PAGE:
Before joining the Northeastern University faculty in 1970, Professor Subrin
practiced civil litigation and labor law for seven years with the Boston firm of Burns
& Levinson, where he became a partner in 1966. He has published extensively on civil
procedure, with an emphasis on procedural reform, and the historical background of the
Federal Rules of Civil Procedure. 

Professor Subrin has taught Civil Procedure, Evidence, Complex Litigation, Alternative
Dispute Resolution, Federal Courts, Civil Trial Practice, and Law and Literature: Life as
a Lawyer. He was reporter to the Massachusetts Supreme Judicial Court Standing Advisory
Committee on Rules of Civil Procedure for 12 years and was consultant to the reporter on
the Local Rules Project of the Committee on Rules of Practice and Procedure of the
Judicial Conference of the United States. 

Professor Subrin is coauthor of a seminal casebook, Civil Procedure: Doctrine, Practice,
and Context. With Professor Margaret Y.K. Woo, he has written a text about American civil
procedure for the Chinese legal community, published in Chinese. He and Professor Woo
wrote Litigating in America, Civil Procedure in Context (Aspen Publishers, 2006). 

Professor Subrin has taught Civil Procedure at Harvard Law School and Renmin University
in Beijing, China, and Complex Litigation at Yale Law School. He has also taught
Introduction to the American Legal System at the Cornell Summer Institute of
International and Comparative Law in Paris. 

Articles

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Ashcroft v. Iqbal: contempt for rules, statutes, the constitution, and elemental fairness, School of Law Faculty Publications (2012)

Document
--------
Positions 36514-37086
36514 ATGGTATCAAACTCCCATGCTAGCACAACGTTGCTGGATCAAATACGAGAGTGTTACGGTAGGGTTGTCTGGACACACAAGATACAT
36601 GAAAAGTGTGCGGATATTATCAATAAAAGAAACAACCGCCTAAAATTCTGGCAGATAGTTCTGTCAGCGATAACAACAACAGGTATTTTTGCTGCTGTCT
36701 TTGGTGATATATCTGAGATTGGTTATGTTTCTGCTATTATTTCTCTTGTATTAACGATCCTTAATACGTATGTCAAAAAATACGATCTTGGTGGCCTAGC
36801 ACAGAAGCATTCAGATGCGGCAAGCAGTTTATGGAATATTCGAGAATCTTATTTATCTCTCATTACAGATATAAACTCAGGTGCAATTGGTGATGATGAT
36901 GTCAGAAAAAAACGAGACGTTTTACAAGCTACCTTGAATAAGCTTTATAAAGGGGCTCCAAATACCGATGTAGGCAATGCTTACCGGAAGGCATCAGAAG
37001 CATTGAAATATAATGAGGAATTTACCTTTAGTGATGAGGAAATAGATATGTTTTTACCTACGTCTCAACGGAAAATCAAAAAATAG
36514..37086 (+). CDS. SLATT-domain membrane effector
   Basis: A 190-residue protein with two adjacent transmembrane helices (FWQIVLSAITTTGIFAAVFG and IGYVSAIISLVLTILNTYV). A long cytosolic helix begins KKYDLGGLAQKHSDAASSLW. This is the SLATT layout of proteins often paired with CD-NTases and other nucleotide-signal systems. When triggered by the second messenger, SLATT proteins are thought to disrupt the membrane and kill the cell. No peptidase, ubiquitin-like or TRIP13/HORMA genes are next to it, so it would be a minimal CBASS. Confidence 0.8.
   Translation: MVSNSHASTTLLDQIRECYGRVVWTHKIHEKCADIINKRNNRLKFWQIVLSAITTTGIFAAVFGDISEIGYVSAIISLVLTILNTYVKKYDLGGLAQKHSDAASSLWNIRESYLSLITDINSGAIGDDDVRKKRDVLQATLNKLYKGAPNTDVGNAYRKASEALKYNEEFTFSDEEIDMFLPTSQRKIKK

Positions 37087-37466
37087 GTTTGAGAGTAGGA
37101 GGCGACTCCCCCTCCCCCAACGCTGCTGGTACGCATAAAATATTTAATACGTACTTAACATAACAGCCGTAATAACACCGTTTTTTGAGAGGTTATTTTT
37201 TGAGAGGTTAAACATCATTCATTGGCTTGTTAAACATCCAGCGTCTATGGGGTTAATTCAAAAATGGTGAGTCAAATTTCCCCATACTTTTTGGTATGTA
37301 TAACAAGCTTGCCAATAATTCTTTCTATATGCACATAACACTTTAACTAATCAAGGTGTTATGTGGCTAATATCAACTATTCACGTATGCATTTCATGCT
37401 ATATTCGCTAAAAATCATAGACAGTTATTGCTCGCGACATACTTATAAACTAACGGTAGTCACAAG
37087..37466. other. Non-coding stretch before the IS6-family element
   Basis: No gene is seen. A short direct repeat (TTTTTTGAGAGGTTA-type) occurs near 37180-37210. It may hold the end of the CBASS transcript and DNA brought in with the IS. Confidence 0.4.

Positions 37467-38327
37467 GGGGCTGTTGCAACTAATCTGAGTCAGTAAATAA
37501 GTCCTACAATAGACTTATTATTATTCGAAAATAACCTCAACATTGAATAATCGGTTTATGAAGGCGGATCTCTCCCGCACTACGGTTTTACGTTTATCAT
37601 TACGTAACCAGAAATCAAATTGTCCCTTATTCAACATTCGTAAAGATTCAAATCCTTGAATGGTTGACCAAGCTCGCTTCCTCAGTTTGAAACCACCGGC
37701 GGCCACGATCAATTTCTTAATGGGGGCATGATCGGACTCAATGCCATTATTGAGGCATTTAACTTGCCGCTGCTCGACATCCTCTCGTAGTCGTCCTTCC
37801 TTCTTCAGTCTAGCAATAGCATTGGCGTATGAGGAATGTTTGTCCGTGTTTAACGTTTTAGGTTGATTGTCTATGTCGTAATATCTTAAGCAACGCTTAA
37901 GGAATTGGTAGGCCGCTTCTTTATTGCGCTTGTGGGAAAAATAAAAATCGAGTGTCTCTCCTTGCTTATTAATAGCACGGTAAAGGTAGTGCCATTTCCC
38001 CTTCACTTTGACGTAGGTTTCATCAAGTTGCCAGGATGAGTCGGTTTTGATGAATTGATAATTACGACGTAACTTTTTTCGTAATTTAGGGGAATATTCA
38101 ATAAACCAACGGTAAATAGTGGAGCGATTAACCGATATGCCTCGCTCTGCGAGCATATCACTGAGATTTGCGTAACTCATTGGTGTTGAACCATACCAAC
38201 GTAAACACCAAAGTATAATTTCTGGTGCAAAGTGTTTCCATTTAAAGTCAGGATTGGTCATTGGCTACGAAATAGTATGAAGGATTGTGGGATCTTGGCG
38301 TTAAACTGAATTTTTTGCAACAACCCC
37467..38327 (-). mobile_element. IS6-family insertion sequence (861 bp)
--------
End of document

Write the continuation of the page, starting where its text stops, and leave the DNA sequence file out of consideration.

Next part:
We were asked to write about one of the worst United States Supreme Court opinions...

 

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Litigation and democracy: restoring a realistic prospect of trial (with Stephen B. Burbank), School of Law Faculty Publications (2011)

In this essay we review some of the evidence confirming, and some of the reasons...

 

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The limitations of transsubstantive procedure: an essay on adjusting the "one size fits all" assumption, School of Law Faculty Publications (2010)

In this Essay, I explain both the nineteenth and twentieth century decisions to adopt transsubstantive...

 

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Procedure, politics, prediction, and professors: a response to Professors Burbank and Purcell, School of Law Faculty Publications (2008)

In this article I comment on four themes in the work of Stephen Burbank and...

 

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Thoughts on misjudging misjudging, School of Law Faculty Publications (2007)